The use of FS or FS_REMOTE authentication methods can result in a spoofing of identity if an attacker has access to the file system used to perform the authentication.

Component Vulnerable Versions Platform Availability Fix Available
Condor user commands
all 6.6 & 6.7
all not known to be publicly available 6.8.1 -
Status Access Required Host Type Required Effort Required Impact/Consequences
Verified local ordinary user submission host medium high
Fixed Date Credit
2006-Sep-19 Jaime Frey
Jim Kupsch
Todd Tannenbaum

Access Required:

local ordinary user

This vulnerability requires local access on a machine that allows running a condor_schedd or another Condor daemon, to which the user can use condor_submit or another Condor command that talks to a daemon.

Effort Required:


To exploit this vulnerability requires a modified Condor user command that will subvert the FS and FS_REMOTE authentication algorithms.



Since the user can spoof the identity of any user in the system except root, they can become any user and access any resources that are available to that user. This includes the account used to run the condor components, that can then be used to disrupt operation of the Condor pool, including denial of service attacks and the integrity of existing jobs in the system.

Full Details:


The FS and FS_REMOTE authentication methods depend upon the authenticating party being able to produce a file with a name given by the service requiring authentication. The location of the file for the FS method is in the /tmp directory, and in the case of FS_REMOTE, it would be in a directory that is writable by a group or all users and is on a networked file system.

The problem is that the authentication algorithm depends on the ability to create a file in the directory that has the following attributes: owned by the authenticating user, is not a symbolic link, and has a link count of one (no hard links). Unfortunately, there are several ways that a user can arrange to have a file with an arbitrary name appear in a directory to which they have write access.

The first way is when the directory is writable by the attacker, the directory does not have a sticky bit set (or the file system does not support the sticky bit behavior on directories, only the owner/root can rename or remove directory entries), and there exists a file owned by the spoofed user on the same file system that is also in a directory that is writable by the attacker. In this case, the attacker can simply move the existing file to the desired name and after the authentication passes, the file can be moved back.

The second way, which works even in a directory that has the sticky bit set, requires that the directory is writable by the attacker and that spoofed user had created and deleted a file on the file system prior to the attack. The prerequisites for this attack are commonly found in the /tmp directory on most UNIX systems. The attack is possible because UNIX allows any user to create a hard link to any file in the system, even those that they do not own. The attack can be implemented as follows:

  1. Create a directory ($FILE_STORE_DIR) on the same file system containing the shared directory ($SHARED_DIR) without the stick bit being set.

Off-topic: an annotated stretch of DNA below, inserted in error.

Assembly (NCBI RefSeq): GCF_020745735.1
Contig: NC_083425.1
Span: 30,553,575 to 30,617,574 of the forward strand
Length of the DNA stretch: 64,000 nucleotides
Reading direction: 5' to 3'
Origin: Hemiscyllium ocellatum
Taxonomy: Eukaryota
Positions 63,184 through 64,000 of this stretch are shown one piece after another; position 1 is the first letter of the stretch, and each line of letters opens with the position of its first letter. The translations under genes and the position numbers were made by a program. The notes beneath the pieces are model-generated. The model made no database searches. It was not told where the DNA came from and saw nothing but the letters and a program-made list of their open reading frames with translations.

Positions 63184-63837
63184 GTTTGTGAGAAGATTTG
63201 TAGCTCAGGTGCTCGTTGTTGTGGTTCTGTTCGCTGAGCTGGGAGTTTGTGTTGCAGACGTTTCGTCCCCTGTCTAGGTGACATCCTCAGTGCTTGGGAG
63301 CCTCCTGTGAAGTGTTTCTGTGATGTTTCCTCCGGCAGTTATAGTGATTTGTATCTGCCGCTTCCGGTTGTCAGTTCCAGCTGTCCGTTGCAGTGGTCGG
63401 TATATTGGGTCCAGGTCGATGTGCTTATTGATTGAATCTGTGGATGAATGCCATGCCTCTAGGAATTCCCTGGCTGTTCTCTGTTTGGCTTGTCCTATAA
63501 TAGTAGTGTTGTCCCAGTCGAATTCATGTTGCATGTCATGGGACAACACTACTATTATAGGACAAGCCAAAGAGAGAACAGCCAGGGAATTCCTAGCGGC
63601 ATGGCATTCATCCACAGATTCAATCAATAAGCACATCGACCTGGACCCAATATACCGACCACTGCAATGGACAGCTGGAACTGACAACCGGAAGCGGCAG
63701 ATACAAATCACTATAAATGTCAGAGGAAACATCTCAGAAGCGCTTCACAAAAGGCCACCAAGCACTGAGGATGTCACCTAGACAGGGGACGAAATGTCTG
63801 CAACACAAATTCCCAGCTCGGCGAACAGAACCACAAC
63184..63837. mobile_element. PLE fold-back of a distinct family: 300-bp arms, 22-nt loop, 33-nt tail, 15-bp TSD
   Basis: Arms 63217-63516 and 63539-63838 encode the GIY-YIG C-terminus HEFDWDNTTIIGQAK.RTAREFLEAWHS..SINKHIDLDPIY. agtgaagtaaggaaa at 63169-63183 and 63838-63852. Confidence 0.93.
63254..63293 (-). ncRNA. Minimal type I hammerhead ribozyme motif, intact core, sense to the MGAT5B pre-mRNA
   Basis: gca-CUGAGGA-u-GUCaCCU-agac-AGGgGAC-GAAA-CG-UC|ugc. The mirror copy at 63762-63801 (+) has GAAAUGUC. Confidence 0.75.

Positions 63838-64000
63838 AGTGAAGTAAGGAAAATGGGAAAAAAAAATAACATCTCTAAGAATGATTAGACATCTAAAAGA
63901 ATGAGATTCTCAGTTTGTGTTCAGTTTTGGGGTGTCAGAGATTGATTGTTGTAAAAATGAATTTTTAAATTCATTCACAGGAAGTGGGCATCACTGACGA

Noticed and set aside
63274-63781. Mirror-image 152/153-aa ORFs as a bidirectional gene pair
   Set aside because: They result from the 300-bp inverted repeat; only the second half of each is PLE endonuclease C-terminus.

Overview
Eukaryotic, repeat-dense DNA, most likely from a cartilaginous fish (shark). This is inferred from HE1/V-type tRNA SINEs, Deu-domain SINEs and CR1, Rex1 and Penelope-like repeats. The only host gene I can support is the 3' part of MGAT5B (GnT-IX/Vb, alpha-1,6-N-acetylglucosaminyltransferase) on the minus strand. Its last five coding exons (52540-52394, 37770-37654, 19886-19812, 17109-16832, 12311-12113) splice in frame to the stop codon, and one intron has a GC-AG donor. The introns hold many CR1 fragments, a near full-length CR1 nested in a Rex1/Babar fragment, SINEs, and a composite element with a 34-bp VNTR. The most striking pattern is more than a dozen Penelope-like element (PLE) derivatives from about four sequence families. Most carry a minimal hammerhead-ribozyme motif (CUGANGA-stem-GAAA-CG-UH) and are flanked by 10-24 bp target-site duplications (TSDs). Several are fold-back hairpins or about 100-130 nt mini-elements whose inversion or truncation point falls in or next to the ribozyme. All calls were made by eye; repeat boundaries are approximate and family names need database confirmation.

2. Wait for spoofed user to create a file ($USER_TEMP_FILE) in shared directory.
  3. Create a hard link to $USER_TEMP_FILE in the $FILE_STORE_DIR directory, with the path $USER_CAPTURED_FILE.
  4. Wait for user to delete the $USER_TEMP_FILE. Now the attacker's $USER_CAPTURED_FILE is a file owned by the spoofed user with a link count of 1 in a directory without the sticky bit set.
  5. Start the modified client program requiring authentication using FS or FS_REMOTE, passing the spoofed user name as the user to authenticate.
  6. When the component requiring authentication requests the creation of the file, $AUTH_FILE_PATH, rename the $USER_CAPTURED_FILE to $AUTH_FILE_PATH
  7. The authentication algorithm will now succeed as all the checked properties are met.


insecure permissions
incorrect semantic assumption

The cause of this is the incorrect assumption that only the owner of a file is able to create the file with a link count of 1 in a shared directory.

Proposed Fix:


There are several possible mitigations to this vulnerability. The first is to create a directory instead of a file for authentication. This works as hard links to a directory are either not allowed or are only allowed by the root user. In the case of directory or file system without the directory stick bit behavior this would not be sufficient.

This could be fixed by requiring the authenticatee to create the file with permissions so that only it could write to the file, and then have it write a secret given by the authenticator into the file, and finally having the authenticator read the secret out of the file.

Another solution would be for the authenticator, running as root to create a directory that has permissions, so that only the authenticating user can create a file in the directory. Then have the authenticatee create the file in this directory.

Actual Fix:


The vulnerability was fixed in the FS authentication method by creating a directory instead of a file.

REMOTE_FS should be more secure with this fix, but due to the inherent insecurity of some remote file systems designs and implementations REMOTE_FS is vulnerable through vulnerabilities in the remote file system and should not be used.



This research funded in part by National Science Foundation under subcontract with San Diego Supercomputer Center.